Axiall Rejects $1.4 Billion Westlake Offer

03.02.2016 -

North America’s largest producer of vinyl building products Axiall, based at Atlanta, Georgia, USA, has rejected a $1.4 billion bid from rival US vinyls producer Westlake, headquartered at Houston, Texas.

The “unsolicited and conditional” cash-and-stock offer, as the Atlanta company described it, was dated Jan. 25 and publicly disclosed by Westlake on Jan. 29 after Axiall’s board of directors unanimously rejected it.

"Westlake’s proposal is an opportunistic attempt to take advantage of challenging public equity market conditions and significantly undervalues Axiall’s assets and its long-term prospects,” CEO Timothy Mann said in a statement.

The $33 per share bid is substantially higher than the company’s $20 per share closing price on Jan. 28.

In its previous incarnation as Georgia Gulf, before the 2013 merger with parts of US chemicals and paint producer PPG, the company was also the target of a Westlake takeover attempt.

At the beginning of January 2012, the Houston firm made a $30 per share offer, valuing Georgia Gulf at just over $1 billion.

Over the past year, Axiall has been under considerable pressure from institutional investors to cut a deal. Brigade Capital Management, which holds 2%, suggested opening talks with Westlake Chemical Corp to negotiate a better offer.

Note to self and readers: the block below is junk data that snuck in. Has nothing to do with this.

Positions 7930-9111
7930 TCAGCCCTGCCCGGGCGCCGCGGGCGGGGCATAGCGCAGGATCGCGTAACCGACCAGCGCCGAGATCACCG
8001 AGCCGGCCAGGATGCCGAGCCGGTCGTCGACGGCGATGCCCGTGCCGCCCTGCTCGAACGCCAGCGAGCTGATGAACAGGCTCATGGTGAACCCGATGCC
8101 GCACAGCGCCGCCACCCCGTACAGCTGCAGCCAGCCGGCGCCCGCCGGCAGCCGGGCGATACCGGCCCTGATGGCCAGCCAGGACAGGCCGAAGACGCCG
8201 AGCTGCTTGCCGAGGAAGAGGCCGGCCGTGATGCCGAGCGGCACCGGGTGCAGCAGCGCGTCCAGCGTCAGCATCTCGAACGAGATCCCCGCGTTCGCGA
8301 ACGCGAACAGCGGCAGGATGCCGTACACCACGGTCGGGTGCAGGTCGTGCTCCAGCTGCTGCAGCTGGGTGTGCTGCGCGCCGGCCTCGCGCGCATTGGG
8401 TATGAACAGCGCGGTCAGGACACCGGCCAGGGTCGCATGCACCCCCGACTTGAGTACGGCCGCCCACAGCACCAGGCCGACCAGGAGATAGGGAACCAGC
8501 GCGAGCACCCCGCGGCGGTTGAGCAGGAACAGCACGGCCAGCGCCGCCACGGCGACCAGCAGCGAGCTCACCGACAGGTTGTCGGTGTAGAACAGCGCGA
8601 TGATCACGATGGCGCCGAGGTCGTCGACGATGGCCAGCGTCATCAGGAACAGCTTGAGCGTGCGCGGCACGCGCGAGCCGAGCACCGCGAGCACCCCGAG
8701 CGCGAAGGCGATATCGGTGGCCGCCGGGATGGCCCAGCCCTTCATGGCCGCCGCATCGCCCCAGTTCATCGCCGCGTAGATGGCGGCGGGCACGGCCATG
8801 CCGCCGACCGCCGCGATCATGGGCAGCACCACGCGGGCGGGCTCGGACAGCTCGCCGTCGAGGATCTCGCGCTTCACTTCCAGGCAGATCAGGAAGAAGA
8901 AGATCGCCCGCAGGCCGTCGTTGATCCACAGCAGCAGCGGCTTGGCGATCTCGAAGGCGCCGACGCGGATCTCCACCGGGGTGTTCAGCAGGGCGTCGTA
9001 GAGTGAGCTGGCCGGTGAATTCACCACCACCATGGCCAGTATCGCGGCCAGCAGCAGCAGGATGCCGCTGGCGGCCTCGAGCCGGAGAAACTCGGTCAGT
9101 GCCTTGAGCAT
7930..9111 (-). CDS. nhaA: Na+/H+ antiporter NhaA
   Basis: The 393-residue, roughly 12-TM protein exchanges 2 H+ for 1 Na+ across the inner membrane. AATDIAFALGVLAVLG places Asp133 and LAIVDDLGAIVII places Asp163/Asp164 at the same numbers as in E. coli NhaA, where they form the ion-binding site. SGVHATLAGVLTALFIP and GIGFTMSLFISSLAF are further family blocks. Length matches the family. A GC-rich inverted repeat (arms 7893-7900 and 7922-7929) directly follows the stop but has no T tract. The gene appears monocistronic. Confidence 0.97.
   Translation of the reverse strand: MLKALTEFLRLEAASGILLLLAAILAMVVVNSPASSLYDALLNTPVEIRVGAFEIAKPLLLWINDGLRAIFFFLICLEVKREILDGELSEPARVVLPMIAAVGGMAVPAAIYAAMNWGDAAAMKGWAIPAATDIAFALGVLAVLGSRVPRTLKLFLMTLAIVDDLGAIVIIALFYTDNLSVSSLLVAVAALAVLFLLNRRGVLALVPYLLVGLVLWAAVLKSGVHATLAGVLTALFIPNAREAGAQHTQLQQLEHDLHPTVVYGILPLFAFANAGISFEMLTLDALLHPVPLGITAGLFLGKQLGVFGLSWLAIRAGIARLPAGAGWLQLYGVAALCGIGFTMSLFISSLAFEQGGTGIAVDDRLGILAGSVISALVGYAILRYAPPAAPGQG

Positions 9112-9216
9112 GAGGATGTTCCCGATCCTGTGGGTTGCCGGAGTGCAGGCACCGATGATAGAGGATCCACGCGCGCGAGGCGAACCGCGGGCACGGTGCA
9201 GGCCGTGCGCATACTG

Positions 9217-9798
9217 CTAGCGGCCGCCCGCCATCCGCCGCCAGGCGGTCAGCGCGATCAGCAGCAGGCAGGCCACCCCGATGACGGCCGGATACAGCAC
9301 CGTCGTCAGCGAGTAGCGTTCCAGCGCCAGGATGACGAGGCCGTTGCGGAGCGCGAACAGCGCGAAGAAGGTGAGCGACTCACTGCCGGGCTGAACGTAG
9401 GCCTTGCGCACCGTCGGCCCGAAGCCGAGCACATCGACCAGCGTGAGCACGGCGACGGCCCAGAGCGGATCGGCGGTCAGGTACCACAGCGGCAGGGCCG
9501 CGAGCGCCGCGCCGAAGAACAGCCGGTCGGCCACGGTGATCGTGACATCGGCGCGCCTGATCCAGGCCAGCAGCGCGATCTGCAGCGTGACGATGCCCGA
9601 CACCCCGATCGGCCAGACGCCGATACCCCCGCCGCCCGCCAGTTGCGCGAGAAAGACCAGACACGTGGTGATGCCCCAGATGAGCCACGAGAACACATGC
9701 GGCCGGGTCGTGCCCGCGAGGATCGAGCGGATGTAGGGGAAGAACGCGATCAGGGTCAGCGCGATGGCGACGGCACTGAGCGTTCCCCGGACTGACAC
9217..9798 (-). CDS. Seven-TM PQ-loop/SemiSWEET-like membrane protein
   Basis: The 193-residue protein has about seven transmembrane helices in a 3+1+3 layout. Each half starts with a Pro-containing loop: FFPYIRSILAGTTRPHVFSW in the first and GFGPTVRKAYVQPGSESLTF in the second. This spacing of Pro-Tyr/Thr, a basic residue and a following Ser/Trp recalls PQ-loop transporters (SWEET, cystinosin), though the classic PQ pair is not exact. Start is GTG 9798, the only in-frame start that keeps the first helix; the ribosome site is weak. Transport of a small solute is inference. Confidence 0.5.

The biggest investor, Shapiro Capital Management, which holds 8.6%, wrote to the company’s management in June 2015, urging it to consider strategic options, including a sale. A month earlier shareholder Franklin Resources said Axiall should explore selling parts or all of its business.

Westlake, which in 2014 acquired German PVC producer Vinnolit from Advent International for €490 million ($666 million) is believed to be especially interested in gaining access to Axiall’s 50% stake in the shale gas-fed ethane cracker being built in a partnership with South Korea’s Lotte.

The takeover also would provide the Texas company with additional ethylene and chlorine assets to feed its vinyls business.

Westlake CEO Albert Chao said in a statement he was "surprised and disappointed" by Axiall’s rejection. Chao’s family is believed to own 70% percent of Westlake.